Thanks for sharing this Greg. It seems to me, a good starting point for a debate about how we define mediation and the range of practice that fits within the boundaries of our profession. I have been repeating an explanation for a fair while that mediation experiences sit on a continuum that stretches between the Sunday lunch table and the High Court's bar table.
I understand that what you have presented in the video is a series of snapshots taken throughout a much longer engagement so, I am sure that there was a lot that happened and isn't represented through the presentation. What I see in what you are offering though is a model of mediation that is quite different to the one we teach through Resolution Institute as well as how I interpret the NMAS standards.
The standards and the model we teach speak about exploration of interests and the creation of options where the model you are demonstrating here seems to go straight into negotiation of the outcome.
"A process of a mediator creating a venue where parties get close to each other in order to move an issue forward"
This contains the three basic elements of mediation.
Two of my mediator Sifu (defined as" the title for and role of a skilful person or a master" [Wikipedia]) are Greg Rooney and Barbara Wilson. Both are great thinkers, writers, and communicators and are acknowledged experts in their craft (mediation).
It was great to see Sifu Rooney in action. It meant more to me than reading about flow. Admittedly I got hooked on the step by step promises of Greg. On the second viewing I 'got' the flow concept. I also appreciated the push/shove to get a deal done… opening offers of $10,000 vs $700,000 with two lawyers, one QC, a dentist and two about to ex-partners is not going to get anywhere with a invisible mediator. Eclectism in a mediator is required, not a slavish adherence to a basic/beginners facilitation model.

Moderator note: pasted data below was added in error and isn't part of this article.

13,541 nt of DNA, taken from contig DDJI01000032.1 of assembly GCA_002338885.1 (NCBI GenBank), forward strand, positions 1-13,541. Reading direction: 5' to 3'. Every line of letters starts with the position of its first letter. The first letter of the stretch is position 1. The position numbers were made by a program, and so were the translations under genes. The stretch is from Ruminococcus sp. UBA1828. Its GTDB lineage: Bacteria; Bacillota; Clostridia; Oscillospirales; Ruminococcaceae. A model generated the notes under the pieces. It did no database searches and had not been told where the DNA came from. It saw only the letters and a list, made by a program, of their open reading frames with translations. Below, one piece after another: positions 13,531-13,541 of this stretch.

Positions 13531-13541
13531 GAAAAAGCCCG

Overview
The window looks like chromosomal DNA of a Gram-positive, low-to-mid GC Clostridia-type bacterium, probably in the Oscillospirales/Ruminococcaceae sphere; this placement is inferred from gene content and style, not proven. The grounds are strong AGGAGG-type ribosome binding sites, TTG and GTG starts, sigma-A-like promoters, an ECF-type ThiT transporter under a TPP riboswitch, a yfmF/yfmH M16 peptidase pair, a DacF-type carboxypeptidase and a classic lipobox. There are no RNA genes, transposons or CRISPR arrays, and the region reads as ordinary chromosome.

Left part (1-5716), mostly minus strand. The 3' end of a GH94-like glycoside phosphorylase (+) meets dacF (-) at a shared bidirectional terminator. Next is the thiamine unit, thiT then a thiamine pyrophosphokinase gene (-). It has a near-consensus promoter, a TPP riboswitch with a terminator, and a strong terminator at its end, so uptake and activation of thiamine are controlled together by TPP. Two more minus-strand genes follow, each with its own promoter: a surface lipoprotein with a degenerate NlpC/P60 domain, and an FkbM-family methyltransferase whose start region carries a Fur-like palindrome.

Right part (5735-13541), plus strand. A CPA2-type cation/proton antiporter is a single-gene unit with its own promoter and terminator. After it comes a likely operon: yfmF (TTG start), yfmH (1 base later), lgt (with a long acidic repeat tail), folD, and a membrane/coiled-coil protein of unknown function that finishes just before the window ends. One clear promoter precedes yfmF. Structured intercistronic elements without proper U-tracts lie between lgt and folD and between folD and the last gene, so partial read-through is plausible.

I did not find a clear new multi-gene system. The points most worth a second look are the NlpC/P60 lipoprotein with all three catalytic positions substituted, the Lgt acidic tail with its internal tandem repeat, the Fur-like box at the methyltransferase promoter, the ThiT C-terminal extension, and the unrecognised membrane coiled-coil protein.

I agree with Peter Mathie that the current teaching model is woefully inadequate
Thank you, Greg, for this posting and for your explanatory reply to Peter Mathie. Your pauses for explanation were an excellent teaching tool and has some similarities to Barbara Wilson's Mediator Expertise Live Interview (MELI) where an expert mediator is interviewed by a peer and questioned by a small group of mediators wanting to increase their own skills, expertise and competence. Barbara's premise which matches that of Peter Mathie and myself, is that basic training to achieve NMAS or similar certification, is totally inadequate:"Trained mediators subsequently claiming expertise ay not distinguish clearly - if at all - between their experience as a mediator and their achievements in their discipline of origin (typically law, psychology, mental health, social science and so forth). As a result, their mediation skills may be viewed simply as adjuncts to their primary professions. It is therefore probable that at least some practitioners promoting themselves as expert mediators do not actually possess mediator expertise".
(Ref: Barbara Wilson 2012. Mediator Expertise Live InterviewsSSRN Electronic Journal · November 2012 DOI: 10.2139/ssrn.2179587)
Ongoing training is required for mediators to maintain expertise AND competence. Supervision, peer supervision, online sharing of tacit and implicit knowledge via Communities of Practice/Interest are more productive than a sleep session/power nap at a compulsory CPD.
Mediation is a professionally lonely existence.
Reading mediation books and articles can never be enough.